The Relationship Between Nighttime Dipping in Blood Pressure and Cerebral Hemodynamics in Nonstroke Patients

Authors

  • Ihab Hajjar MD, MS,

    1. From the Beth Israel Deaconess Medical Center;1Harvard Medical School;2the Institute for Aging Research at Hebrew SeniorLife;3 and Boston University,4 Boston, MA
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  • 1,2,3 Magdy Selim MD, PhD,

    1. From the Beth Israel Deaconess Medical Center;1Harvard Medical School;2the Institute for Aging Research at Hebrew SeniorLife;3 and Boston University,4 Boston, MA
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  • 1,2 Peter Novak MD, PhD,

    1. From the Beth Israel Deaconess Medical Center;1Harvard Medical School;2the Institute for Aging Research at Hebrew SeniorLife;3 and Boston University,4 Boston, MA
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  • and 4 Vera Novak MD, PhD 1,2

    1. From the Beth Israel Deaconess Medical Center;1Harvard Medical School;2the Institute for Aging Research at Hebrew SeniorLife;3 and Boston University,4 Boston, MA
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Ihab Hajjar, MD, MS, Division of Gerontology, Beth Israel Deaconess Medical Center, Institute for Aging Research at Hebrew SeniorLife and Harvard Medical School, 1200 Centre Street, Boston, MA 02131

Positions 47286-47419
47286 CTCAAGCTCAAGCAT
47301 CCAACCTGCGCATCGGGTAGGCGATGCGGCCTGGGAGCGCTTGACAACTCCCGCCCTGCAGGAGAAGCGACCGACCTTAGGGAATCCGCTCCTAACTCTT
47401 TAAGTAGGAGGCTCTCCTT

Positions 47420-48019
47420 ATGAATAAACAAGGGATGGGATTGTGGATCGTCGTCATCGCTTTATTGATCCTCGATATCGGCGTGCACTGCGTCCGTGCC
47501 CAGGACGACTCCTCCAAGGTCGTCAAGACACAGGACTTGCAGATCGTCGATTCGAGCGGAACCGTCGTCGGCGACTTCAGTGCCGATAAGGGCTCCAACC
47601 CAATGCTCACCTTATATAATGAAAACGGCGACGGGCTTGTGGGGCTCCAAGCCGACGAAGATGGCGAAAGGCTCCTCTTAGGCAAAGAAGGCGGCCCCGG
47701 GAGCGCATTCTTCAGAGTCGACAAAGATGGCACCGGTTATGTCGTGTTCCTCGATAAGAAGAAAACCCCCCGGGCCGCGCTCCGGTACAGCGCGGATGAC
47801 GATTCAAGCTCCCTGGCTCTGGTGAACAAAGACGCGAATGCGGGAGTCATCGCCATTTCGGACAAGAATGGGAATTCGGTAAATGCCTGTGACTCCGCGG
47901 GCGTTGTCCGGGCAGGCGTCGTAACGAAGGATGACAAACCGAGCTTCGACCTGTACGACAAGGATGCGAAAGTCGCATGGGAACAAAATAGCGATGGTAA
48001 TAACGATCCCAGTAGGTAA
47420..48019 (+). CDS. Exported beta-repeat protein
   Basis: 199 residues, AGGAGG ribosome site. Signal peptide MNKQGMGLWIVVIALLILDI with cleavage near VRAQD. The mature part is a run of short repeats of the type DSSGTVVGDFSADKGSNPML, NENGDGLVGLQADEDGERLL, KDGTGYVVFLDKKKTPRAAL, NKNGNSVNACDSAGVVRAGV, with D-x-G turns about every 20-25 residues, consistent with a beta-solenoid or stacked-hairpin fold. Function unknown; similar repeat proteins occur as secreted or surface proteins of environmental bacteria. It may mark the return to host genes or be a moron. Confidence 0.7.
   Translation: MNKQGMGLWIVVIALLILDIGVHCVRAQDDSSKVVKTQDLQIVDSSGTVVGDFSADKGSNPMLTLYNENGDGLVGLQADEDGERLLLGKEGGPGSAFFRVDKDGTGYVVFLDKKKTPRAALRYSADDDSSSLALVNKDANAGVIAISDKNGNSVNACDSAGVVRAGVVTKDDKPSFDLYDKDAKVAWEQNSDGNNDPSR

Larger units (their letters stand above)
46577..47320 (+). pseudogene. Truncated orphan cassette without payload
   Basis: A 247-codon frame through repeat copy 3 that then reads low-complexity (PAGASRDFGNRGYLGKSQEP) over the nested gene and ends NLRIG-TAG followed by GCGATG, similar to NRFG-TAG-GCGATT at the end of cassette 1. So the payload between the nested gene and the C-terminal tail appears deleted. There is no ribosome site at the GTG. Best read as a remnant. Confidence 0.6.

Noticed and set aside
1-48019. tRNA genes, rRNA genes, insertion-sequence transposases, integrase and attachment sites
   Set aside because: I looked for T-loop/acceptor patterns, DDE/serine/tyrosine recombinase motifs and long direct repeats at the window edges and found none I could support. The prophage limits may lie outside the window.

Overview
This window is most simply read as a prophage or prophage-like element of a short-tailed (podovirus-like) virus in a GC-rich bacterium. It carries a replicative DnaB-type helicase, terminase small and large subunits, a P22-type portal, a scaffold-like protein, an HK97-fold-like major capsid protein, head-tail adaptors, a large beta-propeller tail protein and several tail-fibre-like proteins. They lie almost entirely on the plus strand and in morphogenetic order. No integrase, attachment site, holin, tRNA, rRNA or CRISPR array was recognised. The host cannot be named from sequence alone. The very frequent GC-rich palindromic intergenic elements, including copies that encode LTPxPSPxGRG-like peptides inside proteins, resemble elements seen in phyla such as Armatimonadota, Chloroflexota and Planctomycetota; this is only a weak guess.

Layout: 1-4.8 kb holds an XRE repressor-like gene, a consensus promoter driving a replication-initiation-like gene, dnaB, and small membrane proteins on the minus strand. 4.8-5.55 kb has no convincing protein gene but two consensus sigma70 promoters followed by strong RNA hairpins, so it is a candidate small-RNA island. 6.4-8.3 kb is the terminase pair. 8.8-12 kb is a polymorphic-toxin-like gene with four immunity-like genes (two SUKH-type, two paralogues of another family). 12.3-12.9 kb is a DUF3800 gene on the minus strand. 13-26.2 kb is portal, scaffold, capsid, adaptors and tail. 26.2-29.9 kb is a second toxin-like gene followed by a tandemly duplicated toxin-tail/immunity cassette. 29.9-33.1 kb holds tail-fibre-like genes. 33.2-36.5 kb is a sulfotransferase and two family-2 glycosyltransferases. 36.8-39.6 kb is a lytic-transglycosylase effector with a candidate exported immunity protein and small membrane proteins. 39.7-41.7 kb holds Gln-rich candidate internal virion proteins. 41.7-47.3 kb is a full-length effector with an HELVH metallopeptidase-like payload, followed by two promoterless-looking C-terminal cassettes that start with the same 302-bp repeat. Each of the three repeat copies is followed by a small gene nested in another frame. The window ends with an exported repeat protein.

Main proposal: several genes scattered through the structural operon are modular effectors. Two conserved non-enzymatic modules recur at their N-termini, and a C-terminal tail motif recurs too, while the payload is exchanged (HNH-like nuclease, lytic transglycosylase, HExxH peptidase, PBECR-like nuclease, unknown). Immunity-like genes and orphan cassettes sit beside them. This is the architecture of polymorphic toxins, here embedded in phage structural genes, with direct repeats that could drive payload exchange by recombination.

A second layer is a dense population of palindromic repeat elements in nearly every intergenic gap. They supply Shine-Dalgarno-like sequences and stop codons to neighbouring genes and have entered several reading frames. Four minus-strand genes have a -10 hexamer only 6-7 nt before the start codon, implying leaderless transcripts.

E-mail: ihabhajjar@hrca.harvard.edu

Abstract

Inadequate dipping in nighttime blood pressure (BP) is associated with cerebrovascular disease. The authors aimed to determine whether inadequate nocturnal dipping was associated with abnormalities in cerebrovascular hemodynamics in individuals without stroke. Participants in this study underwent 24-hour ambulatory BP monitoring followed by morning transcranial Doppler measurements of blood flow velocities (BFVs) in the middle cerebral artery during supine rest, head-up tilt, hypocapnia, and hypercapnia. Nighttime BP decline by <10% was considered nondipping. Of the 102 nonstroke participants (mean age, 53.6 years), 35 (34%) were dippers. Although nondippers had similar BFV and cerebrovascular resistance (CVR) while supine, they had a lower BFV (P=.04) and greater CVR (P=.02) during head-up tilt compared with dippers. Moreover, greater nighttime dipping in both systolic BP (P=.006) and diastolic BP (P=.03) were associated with higher daytime BFV and lower CVR (P=.01 for systolic BP; P=.02 for diastolic BP). Inadequate nocturnal BP dipping is associated with lower daytime cerebral blood flow, especially during head-up tilt.

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